Contractormag 9639 Solarcollector

Let’s get radiant in the Solar Decathlon

Dec. 13, 2017
The Solar Decathlon is an opportunity to demonstrate the power and efficiency of hydronics.

The Solar Decathlon is an opportunity to demonstrate the power and efficiency of hydronics.

The Department of Energy sponsors a biennial contest to help promote energy efficiency and solar utilization in a contest for university students called The Solar Decathlon. This year, the contest was held in Denver, Colorado, and was held in conjunction with the American Solar Energy Society’s annual meetings. Participation is on a strictly voluntary basis. It provides the universities with an opportunity to take their architectural and engineering student development teams to new, unexplored levels of competition.

I had the opportunity to view some of the homes that were on display, thanks to the efforts of Fred Werth. Fred volunteered his time and expertise to help the students develop a grey water recycling system that is used to grow food within the University of Maryland’s house. Thank you, Fred, for the invitation and opportunity to review these projects. By the way, kudos to the Maryland team, which came in a close second to the first-place Swiss team, which had an unlimited budget from which to work. Most schools seek donations from manufacturers to get their projects completed, using student labor to design and install these amazing systems.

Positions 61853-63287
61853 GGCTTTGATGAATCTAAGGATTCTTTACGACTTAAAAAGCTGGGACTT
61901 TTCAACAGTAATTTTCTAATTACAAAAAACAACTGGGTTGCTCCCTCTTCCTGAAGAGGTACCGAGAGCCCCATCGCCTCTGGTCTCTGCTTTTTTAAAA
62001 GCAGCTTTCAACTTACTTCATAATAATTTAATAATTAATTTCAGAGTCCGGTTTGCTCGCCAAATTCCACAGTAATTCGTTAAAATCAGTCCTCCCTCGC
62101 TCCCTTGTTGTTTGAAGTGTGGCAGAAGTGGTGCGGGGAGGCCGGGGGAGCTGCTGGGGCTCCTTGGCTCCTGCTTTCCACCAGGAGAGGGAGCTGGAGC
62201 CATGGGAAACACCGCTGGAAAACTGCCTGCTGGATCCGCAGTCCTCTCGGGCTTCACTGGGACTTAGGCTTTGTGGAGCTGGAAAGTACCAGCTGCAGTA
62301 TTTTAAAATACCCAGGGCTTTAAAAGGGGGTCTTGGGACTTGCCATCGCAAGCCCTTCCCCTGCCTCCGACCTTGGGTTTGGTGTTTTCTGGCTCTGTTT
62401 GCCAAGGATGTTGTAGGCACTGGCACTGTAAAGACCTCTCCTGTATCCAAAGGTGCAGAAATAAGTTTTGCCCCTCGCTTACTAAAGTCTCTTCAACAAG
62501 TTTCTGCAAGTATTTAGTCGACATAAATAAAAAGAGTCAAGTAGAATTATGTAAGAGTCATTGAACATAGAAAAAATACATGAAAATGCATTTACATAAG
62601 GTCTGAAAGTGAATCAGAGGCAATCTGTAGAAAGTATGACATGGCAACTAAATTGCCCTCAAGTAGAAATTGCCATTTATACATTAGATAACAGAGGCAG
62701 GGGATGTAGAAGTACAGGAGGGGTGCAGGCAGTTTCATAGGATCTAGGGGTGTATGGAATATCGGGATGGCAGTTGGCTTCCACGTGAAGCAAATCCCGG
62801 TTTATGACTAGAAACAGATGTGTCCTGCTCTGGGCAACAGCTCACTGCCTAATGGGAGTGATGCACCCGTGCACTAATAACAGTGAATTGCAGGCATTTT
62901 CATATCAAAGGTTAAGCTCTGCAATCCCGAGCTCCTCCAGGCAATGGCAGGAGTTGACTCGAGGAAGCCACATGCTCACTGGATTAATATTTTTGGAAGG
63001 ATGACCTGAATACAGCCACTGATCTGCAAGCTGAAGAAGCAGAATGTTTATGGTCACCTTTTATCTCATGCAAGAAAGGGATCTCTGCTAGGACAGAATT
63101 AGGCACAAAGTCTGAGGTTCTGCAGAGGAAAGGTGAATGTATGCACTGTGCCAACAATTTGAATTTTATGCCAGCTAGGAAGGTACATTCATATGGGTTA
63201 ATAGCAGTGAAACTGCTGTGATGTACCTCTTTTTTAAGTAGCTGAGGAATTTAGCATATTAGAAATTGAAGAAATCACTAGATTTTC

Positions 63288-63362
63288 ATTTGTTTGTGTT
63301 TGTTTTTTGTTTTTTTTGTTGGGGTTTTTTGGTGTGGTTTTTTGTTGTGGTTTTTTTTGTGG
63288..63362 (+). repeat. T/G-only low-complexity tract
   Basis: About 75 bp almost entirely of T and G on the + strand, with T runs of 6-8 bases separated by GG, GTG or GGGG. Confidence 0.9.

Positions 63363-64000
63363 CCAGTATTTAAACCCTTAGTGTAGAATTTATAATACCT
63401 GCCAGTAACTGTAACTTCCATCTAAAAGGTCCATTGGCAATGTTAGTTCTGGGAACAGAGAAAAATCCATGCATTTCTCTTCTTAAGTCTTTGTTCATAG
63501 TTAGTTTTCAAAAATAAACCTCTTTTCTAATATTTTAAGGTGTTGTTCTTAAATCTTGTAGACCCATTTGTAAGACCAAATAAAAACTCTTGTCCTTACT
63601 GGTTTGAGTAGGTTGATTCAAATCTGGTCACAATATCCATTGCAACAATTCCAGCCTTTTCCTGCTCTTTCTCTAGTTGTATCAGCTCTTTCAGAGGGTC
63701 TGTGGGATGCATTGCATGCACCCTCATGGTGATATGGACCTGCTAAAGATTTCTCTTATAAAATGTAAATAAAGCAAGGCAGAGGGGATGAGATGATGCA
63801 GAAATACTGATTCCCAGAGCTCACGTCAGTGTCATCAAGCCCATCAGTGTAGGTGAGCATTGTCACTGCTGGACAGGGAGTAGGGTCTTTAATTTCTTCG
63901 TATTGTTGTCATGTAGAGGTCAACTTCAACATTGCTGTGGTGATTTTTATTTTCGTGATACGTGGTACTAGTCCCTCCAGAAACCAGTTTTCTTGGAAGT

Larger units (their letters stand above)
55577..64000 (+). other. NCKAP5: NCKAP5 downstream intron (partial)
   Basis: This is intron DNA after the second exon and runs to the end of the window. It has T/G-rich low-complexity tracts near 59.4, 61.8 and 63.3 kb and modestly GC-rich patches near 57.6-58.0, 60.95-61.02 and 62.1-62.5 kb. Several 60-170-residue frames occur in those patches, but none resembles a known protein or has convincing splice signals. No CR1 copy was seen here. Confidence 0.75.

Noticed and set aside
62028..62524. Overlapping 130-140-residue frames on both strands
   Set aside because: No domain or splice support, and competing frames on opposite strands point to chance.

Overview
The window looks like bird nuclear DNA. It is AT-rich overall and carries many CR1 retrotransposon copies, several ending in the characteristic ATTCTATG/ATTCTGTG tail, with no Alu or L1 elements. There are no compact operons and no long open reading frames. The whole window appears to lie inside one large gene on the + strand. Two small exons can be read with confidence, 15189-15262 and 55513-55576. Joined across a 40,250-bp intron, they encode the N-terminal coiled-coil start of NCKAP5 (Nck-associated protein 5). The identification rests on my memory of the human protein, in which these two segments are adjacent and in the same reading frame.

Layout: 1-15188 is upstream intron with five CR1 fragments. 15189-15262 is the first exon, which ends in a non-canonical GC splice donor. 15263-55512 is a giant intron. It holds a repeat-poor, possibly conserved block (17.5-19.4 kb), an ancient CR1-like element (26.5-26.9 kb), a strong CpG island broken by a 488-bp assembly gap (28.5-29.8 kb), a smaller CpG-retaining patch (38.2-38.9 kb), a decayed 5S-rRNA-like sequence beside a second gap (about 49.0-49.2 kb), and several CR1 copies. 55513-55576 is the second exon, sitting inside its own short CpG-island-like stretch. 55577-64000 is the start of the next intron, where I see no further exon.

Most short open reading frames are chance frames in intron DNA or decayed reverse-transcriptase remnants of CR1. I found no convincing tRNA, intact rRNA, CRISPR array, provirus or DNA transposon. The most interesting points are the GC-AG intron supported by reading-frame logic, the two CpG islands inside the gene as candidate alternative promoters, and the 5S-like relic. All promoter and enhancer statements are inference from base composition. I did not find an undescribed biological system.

In reviewing the contestant homes, of which there were seven homes that made it into this year’s final competition, I noted that many of these experimental homes were being conditioned with VRF and mini split technologies. There was an obvious difference in overall comfort, which we, as practiced radiant comfort people, know and understand. While I am not a big fan of these technologies in general, due to potential refrigerant leaks and the lasting environmental impacts that they would have, I do see a potential in utilizing refrigerant-based technology interface with existing hydronic technology. Simply stated, I believe there is a future for hydronic distribution systems that will use “packaged” factory sealed units that can place the heat (pick a source) directly in to a hydronic radiant comfort package.

These contests make an excellent point of highlighting the material donors, as well as recognizing the expertise that was lent to the students in helping them to achieve the utmost in energy efficiency and comfort.

Some of my readers might remember when I first got involved with the University of Colorado Solar Decathlon team in 2005, and the fact that they won first place two times in a row (2003 and 2005). I introduced them to a technology that we’d been using for quite some time, called WarmBoard. The gracious folks at WarmBoard donated the material, and provided technical advice on its installation and operation. WarmBoard also participated in this year’s competition providing product for the University of California at Davis and University of Nevada Las Vegas projects. Other recognized hydronic equipment manufacturers who participated in the 2017 program were Uponor, Taco, Zehnder and WILO. These projects are all rated based on numerous variables by a panel of judges who are experts in their respective fields.